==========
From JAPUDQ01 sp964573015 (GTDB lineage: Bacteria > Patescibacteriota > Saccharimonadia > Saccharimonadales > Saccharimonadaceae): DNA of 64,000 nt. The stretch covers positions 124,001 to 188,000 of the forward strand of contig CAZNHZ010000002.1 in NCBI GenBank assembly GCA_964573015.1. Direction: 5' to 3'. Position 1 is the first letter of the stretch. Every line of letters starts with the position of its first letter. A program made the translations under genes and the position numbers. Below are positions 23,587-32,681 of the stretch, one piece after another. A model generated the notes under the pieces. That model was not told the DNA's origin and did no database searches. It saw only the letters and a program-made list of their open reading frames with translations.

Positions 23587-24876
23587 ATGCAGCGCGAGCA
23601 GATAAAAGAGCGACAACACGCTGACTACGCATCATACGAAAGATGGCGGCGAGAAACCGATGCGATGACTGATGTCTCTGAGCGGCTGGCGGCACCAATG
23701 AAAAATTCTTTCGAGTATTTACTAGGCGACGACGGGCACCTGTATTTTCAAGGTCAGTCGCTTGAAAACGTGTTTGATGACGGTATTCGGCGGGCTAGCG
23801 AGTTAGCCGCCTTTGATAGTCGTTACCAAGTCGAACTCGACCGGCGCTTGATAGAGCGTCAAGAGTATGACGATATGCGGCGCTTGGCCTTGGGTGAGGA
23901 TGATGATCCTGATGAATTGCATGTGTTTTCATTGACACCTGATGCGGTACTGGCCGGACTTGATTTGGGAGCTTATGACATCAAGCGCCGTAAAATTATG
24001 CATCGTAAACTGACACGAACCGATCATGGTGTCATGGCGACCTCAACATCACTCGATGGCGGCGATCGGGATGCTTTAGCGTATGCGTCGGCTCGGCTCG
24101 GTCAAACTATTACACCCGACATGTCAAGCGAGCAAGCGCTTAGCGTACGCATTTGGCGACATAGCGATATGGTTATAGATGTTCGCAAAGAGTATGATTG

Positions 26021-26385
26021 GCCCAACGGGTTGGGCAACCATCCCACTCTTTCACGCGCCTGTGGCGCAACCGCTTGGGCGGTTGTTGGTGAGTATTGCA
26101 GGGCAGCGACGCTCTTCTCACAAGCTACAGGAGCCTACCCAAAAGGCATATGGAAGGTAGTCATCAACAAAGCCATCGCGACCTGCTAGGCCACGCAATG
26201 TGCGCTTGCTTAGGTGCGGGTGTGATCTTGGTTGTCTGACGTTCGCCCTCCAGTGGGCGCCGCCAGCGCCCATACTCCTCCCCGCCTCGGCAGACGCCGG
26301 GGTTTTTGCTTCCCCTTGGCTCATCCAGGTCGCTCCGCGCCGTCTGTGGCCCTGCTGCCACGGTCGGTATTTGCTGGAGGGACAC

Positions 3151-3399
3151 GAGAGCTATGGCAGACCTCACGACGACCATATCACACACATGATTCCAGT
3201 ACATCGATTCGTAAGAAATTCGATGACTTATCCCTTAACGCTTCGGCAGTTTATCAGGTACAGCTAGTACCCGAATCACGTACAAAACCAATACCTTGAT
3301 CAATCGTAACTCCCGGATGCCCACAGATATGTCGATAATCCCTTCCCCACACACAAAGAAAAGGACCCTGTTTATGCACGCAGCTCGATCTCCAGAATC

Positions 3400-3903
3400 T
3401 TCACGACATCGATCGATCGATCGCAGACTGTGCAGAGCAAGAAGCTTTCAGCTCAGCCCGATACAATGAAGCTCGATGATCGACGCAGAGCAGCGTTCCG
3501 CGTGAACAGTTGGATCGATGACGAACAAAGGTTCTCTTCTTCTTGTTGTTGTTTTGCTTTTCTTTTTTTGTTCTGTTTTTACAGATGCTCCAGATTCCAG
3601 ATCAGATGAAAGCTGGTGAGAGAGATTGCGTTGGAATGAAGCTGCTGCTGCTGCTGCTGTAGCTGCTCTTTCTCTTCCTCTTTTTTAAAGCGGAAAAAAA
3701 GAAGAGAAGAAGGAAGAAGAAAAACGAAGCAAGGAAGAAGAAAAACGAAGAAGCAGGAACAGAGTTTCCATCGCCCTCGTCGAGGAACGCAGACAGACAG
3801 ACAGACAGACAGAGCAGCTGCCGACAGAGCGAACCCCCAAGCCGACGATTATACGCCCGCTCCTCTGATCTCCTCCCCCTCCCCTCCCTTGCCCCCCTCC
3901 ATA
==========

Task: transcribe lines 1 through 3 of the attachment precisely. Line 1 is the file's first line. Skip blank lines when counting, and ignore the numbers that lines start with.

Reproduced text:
From JAPUDQ01 sp964573015 (GTDB lineage: Bacteria > Patescibacteriota > Saccharimonadia > Saccharimonadales > Saccharimonadaceae): DNA of 64,000 nt. The stretch covers positions 124,001 to 188,000 of the forward strand of contig CAZNHZ010000002.1 in NCBI GenBank assembly GCA_964573015.1. Direction: 5' to 3'. Position 1 is the first letter of the stretch. Every line of letters starts with the position of its first letter. A program made the translations under genes and the position numbers. Below are positions 23,587-32,681 of the stretch, one piece after another. A model generated the notes under the pieces. That model was not told the DNA's origin and did no database searches. It saw only the letters and a program-made list of their open reading frames with translations.

Positions 23587-24876
23587 ATGCAGCGCGAGCA